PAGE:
The Hiding Place by Corrie ten Boom with Elizabeth and John Sherrill

561909Nonfiction — print. Bamtam, 1974. 241 pgs. Purchased.

Fifty-year-old Corrie ten Boom awakens from her sickbed to see an old man being shoved into the cupboard along the side wall of her room by a younger woman. Despite her sickness, the spinster leaps from her bed to help push a wheezing elderly woman into the same cupboard, which leads to the secret room built for the very purpose of hiding these people — the hunted Jews of Holland.

Since May 1942, Corrie — along with her spinster sister Betsie and their father — hid Jewish refugees in her home, the Beje, and took an active role in the resistance movement while using her father’s watch business as a front for their activities, but on this day, February 28, 1944, their activities are quickly coming to a grinding halt.

I devoured this book on my flight from Montana to Minneapolis; I opened it to the first page as soon as I got on the plane and finished it as soon as the wheels touched down, never once looking up. I can remember starting to read this book once when I was much younger (around eight, I think), but I had such horrific nightmares I had to stop. Now I’m not such why (other than age) because ten Boom’s account is incredible and inspirational. For ten Boom, her work was merely the job of humanity and her suffering was the trial of her faith, which guides her and Betsie during their time in concentration camps as they struggle to forgive their persecutors and praise God in times of sickness and fleas.

There have been very few books about people who worked against the Nazis that weren’t Jews or weren’t fictional characters that have landed on my shelf, but this is one that certainly sheds light on what happened to those who did help and how they did so. Occasionally, I would stumble on a part that had me wondering if the push for Christianity was by ten Boom or her co-authors, but I certainly will not judge this amazing woman’s memoir on that basis. I will say that I had a bit of a difficulty getting into the book as it begins with ten Boom’s younger years and descriptions of her father’s watch shop. Regardless, though, this is another inspirational and well-written memoir I plan to hang on to for quite some time.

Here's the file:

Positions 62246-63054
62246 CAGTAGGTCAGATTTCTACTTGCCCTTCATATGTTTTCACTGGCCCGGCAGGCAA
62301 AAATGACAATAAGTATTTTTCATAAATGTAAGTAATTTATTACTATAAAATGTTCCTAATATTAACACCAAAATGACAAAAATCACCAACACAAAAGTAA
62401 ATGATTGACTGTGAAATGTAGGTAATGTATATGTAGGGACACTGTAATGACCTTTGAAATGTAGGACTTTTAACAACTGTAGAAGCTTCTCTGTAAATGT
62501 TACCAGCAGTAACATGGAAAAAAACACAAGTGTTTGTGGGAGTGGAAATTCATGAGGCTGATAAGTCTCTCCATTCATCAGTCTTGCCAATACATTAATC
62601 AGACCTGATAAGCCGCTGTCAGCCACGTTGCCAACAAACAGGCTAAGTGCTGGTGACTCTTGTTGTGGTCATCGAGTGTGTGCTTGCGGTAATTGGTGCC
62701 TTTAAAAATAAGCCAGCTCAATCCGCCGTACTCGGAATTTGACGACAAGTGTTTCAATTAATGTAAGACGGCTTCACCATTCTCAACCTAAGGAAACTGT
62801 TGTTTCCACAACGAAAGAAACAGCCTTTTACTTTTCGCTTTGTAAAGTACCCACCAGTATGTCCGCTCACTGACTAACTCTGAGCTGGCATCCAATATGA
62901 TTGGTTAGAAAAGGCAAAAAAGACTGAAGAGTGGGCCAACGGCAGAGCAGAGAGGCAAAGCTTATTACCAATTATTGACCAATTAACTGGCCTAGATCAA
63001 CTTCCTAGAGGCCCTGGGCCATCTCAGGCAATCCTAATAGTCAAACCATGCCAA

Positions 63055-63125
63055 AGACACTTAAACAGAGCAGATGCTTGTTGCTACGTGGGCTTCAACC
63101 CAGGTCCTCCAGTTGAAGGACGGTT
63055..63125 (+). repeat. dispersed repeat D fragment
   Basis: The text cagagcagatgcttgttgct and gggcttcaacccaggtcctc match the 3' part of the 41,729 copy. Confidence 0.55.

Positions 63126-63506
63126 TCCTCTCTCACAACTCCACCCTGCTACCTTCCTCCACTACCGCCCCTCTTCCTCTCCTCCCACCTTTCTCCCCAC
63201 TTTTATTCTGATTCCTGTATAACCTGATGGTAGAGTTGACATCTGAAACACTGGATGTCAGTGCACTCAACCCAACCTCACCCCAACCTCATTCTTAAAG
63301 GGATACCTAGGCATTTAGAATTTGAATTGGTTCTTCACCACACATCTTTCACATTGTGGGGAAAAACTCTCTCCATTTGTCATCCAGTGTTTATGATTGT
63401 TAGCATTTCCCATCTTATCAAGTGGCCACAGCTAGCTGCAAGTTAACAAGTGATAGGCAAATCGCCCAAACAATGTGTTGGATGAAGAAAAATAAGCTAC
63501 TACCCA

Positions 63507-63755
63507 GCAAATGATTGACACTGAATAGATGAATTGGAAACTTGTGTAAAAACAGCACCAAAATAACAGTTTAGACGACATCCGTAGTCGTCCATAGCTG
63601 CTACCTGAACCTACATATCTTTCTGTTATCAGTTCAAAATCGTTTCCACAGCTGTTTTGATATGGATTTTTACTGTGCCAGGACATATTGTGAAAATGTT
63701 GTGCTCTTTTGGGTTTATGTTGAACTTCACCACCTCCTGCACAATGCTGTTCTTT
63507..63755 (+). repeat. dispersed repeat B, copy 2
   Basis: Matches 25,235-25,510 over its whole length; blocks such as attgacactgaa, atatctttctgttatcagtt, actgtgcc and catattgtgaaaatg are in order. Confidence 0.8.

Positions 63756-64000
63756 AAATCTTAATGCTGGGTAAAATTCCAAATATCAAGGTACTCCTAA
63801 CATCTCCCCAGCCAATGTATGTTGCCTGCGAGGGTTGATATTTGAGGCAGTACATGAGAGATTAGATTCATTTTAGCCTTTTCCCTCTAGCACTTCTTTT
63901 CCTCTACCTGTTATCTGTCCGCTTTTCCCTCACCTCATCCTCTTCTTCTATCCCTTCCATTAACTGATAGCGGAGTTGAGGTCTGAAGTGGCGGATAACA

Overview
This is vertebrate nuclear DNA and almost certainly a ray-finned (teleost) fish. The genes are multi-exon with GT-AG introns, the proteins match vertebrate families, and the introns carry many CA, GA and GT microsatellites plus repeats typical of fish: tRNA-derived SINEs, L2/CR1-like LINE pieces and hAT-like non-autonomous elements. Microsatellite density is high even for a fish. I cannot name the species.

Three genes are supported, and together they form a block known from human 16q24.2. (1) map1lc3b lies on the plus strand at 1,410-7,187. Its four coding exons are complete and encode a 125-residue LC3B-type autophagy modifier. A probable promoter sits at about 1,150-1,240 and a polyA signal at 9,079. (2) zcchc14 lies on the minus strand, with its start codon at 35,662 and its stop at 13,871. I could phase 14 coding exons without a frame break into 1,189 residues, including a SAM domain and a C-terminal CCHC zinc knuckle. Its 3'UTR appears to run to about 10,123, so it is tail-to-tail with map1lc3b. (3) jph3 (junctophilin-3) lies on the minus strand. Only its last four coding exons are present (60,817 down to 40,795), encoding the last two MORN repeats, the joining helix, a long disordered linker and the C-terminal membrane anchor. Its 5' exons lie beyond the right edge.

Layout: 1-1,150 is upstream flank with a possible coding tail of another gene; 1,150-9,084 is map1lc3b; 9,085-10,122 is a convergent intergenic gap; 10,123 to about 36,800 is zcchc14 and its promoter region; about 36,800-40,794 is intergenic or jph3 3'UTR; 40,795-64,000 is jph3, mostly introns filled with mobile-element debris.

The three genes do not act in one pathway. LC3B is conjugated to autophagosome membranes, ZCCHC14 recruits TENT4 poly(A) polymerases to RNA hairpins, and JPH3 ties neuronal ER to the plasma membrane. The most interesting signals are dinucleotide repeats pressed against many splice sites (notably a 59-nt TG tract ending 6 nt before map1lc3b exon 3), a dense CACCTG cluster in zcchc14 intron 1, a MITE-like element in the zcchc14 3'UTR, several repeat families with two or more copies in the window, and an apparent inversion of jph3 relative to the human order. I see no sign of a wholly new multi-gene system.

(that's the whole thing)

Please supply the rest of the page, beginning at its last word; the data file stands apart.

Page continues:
Others’ Thoughts:


    • I hope you do, Vasilly. It comes as no surprise that you (and the general public) wouldn’t have heard of it. I purchased my copy, which was published in 1974, at a used book sale several years , but the most recent printings have all be done by Christian publishing companies not big name, main stream ones.


  1. I LOVED this book. I think for 8-yr-old you the facts that there are such horrible people in the world that need to be hid from is a bit of a nightmare. I think I was 12 when I read this the first time.

    There is a sequel I read about her after years, trying to learn how to forgive. Not as gripping as this one but definitely inspiring in the same vein.


    • Your assessment is probably spot on, Rebecca. I still have nightmares that Hitler (along with Voldemort) is after me…It’s terrifying.

      I’ll have to look into the sequel. I’ve always wondered how people forgive, and we discussed it at length in my Holocaust class without reaching a consensus.


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